A group of downtown business leaders and Palo Alto parks advocates have revived plans to renovate Lytton Plaza.
Former Mayor Leland Levy, Garden Court Hotel General Manager Barbara Gross and others are orchestrating a three-way partnership between the city, the Palo Alto Downtown Business and Professional Association and Friends of the Palo Alto Parks to fund a facelift for the .2-acre public park.
Problems with the park roll off Levy's tongue.
"Lytton Plaza is worn, dated and only marginally functional and unattractive and underused," Levy said.
For example, there isn't anywhere comfortable to sit to eat or have a conversation, said Gross, a board member of the downtown association.
"I think everybody has known for years that Lytton Plaza needs work and has the potential to be a prime, quintessential keynote spot in the downtown," Gross said.
In place of the scuffed circular benches and sparse greenery, the partnership is proposing two groves of leafy trees, a stage, lights and a fountain.
A small hedge would border Emerson and University, including the sidewalks in the plaza. And, the "Digital DNA" egg-shaped sculpture could remain in the park's center, Levy said. An earlier go-round left the egg out of the plans and roused the ire of the city's Public Arts Commission, which commissioned the sculpture.
He said the design accords with the city's 1997 Downtown Master Plan.
The redesign would cost $600,000, with half paid for by the city, Levy said.
That design will be considered by the city's Parks and Recreation Commission Tuesday and by the Downtown Business Association Wednesday morning.
Levy and Gross both emphasized the group's desire to involve the community in the park's redesign.
"We're just starting along this road," Gross said. "We want to make sure this is a collaborative effort."
Lytton Plaza is known as a venue for free speech and a haven for hanging-out youth and the homeless. It became notorious in the late 1960s and early 1970s as a site for gatherings, demonstrations and riots relating to the Vietnam War, an electronic-sound-curfew ordinance, an anti-commune ordinance and the staging area for a window-smashing episode encouraged by the revolutionary group Venceremos.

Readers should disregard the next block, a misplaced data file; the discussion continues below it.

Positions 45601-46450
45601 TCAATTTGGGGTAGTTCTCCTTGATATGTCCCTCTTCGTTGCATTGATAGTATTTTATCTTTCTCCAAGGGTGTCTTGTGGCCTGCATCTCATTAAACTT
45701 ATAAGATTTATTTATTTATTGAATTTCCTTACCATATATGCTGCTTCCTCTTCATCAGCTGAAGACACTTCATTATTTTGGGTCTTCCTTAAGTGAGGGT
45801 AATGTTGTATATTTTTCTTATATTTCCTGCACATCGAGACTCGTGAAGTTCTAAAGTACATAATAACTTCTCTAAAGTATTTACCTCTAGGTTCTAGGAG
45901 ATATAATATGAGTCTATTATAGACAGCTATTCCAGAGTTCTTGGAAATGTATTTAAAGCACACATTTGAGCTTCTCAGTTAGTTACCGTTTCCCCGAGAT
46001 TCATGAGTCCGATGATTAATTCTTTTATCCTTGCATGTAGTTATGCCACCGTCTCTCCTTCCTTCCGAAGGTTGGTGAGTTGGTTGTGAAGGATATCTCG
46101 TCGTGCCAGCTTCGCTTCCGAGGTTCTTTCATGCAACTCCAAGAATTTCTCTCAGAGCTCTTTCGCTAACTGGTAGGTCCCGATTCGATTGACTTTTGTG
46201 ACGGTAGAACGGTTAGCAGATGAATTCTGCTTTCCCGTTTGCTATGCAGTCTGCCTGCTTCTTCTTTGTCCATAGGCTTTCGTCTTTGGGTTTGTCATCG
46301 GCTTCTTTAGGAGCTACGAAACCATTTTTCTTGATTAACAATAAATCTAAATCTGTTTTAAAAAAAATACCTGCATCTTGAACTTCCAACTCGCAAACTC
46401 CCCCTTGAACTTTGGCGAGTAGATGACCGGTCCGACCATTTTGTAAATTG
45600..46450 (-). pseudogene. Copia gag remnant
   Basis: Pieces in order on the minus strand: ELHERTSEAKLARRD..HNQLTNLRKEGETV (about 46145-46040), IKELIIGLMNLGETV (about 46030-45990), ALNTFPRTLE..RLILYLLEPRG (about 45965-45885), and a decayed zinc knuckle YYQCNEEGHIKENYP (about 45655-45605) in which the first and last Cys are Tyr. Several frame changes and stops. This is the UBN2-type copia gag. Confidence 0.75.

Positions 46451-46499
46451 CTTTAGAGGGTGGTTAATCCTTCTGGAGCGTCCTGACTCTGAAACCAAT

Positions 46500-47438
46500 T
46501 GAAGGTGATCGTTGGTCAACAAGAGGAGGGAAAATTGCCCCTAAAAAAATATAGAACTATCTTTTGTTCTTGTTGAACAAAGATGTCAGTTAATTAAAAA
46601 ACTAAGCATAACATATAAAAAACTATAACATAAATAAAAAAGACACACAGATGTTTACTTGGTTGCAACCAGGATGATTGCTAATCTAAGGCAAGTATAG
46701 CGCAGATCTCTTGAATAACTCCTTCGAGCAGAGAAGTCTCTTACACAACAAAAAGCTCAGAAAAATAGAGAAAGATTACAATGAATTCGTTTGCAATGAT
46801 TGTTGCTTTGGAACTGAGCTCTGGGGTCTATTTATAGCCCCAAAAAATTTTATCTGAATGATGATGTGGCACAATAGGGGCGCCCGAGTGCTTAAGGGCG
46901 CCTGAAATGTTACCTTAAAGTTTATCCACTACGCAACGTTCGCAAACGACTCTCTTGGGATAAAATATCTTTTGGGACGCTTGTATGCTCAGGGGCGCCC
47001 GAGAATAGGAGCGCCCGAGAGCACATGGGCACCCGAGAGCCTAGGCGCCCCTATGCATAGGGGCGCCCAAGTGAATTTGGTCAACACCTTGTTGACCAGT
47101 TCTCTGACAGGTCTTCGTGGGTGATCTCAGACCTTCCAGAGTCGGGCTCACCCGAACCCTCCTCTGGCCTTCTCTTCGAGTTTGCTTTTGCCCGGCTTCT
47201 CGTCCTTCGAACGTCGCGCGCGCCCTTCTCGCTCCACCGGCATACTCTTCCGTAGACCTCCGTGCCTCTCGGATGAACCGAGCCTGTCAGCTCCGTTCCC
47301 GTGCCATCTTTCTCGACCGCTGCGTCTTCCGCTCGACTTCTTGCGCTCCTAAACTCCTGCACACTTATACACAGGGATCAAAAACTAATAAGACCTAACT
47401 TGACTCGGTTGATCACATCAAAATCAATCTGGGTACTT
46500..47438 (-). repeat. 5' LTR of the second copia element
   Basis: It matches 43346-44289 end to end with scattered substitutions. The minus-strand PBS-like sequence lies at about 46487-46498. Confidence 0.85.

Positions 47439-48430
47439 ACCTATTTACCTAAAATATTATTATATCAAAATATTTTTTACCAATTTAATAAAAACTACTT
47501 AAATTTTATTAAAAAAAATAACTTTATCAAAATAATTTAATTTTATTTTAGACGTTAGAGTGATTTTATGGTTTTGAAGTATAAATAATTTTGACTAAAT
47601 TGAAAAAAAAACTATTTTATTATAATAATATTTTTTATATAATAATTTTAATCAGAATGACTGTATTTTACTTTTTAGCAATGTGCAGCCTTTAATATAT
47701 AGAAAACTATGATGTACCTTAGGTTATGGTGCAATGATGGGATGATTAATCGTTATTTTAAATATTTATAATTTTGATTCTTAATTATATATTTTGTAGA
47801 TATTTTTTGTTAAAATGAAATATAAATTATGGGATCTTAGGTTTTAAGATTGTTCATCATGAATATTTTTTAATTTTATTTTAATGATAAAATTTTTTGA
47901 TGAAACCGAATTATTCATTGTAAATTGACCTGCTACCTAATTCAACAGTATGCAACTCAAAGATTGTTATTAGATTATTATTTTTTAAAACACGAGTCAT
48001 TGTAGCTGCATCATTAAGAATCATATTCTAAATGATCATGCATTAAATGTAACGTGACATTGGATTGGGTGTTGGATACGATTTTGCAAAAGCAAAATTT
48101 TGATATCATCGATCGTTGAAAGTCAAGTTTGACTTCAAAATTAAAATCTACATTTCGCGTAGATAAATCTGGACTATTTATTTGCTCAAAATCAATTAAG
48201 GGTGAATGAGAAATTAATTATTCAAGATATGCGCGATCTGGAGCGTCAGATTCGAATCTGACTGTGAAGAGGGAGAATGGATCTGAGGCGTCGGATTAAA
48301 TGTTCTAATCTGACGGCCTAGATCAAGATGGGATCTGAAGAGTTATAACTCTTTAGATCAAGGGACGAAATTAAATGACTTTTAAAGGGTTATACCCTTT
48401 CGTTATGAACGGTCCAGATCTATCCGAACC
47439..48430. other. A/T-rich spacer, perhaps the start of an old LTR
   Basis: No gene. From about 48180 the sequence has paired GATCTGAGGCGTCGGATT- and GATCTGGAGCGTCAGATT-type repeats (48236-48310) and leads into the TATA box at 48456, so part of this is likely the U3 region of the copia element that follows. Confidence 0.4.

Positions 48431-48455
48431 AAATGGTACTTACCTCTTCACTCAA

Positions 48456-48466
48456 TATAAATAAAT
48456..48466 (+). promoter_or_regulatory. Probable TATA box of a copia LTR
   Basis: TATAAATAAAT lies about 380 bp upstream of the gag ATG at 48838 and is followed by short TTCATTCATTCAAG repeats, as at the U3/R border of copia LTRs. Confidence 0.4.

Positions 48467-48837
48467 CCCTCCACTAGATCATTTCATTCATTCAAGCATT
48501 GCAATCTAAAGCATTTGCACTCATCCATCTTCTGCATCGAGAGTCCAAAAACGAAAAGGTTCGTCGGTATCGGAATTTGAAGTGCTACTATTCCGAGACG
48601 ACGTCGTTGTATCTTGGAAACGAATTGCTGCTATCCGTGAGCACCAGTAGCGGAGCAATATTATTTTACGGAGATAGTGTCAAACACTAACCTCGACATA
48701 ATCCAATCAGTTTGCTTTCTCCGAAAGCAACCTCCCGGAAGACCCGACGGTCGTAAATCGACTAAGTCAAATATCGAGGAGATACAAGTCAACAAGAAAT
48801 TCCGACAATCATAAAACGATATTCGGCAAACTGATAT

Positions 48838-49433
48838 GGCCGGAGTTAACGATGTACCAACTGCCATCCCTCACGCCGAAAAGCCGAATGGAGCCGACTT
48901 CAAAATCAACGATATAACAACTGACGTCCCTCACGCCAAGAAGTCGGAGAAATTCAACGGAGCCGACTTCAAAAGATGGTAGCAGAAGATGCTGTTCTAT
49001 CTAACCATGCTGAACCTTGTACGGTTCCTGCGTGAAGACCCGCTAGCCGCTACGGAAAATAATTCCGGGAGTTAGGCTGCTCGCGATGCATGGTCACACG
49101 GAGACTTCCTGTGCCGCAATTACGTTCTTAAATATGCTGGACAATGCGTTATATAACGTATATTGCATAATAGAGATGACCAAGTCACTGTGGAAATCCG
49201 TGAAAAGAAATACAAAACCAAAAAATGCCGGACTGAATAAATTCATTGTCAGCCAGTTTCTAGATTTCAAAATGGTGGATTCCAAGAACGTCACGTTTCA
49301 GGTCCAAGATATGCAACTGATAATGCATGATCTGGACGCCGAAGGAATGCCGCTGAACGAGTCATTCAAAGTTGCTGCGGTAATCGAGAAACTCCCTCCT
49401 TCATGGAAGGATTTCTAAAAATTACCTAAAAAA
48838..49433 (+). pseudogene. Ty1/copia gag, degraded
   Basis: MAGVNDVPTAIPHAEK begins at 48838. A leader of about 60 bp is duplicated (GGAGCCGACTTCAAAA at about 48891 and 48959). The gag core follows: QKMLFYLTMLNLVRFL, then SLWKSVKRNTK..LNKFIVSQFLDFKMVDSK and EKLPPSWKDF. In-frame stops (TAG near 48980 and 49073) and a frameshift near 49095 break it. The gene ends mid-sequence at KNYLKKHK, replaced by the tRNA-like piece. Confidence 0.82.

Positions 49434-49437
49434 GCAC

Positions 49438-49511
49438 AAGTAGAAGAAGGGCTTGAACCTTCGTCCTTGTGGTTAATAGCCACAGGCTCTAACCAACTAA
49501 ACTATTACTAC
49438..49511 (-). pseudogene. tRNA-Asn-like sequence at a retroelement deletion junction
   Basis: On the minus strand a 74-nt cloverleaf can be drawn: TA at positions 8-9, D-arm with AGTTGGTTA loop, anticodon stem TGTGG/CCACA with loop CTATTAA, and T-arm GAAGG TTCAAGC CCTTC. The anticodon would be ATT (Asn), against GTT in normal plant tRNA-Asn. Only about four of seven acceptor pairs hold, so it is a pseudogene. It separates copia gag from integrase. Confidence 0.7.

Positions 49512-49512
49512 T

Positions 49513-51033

Gross said the plaza's renovation wasn't driven by a desire to oust its current inhabitants.
"Everybody's welcome," Gross said. "(We want) to enhance the space it is to welcome more people who would like to spend time there."
Revamping Lytton Plaza has been discussed at least for 11 years. Most recently in 2004, when Levy, developer Roxy Rapp and Pizza My Heart owner Chuck Hammers proposed a piazza-style redesign with a sunken fountain.
This project isn't going to benefit only a single business, Gross said.
"Lytton Plaza is a park. It's a city park," she said. "The idea that this benefits one business is really not legitimate."
Buoyed by the success of the Children's Library restoration and Heritage Park playground, Gross said the time is ripe for private-public partnerships.
"There's a huge desire that Lytton Plaza become a showplace for the downtown," Levy said. "We feel there is momentum."
He said the project "has the least controversiality of almost any I've seen" in Palo Alto.
Gross said the fundraising efforts will reach out to businesses as well as Palo Alto residents.
"This could be a terrific gathering place. That's really what we're looking for -- to maximize its potential," Gross said.
To contribute, visit Friends of the Palo Alto Parks at http://www.friendsofpaparks.org .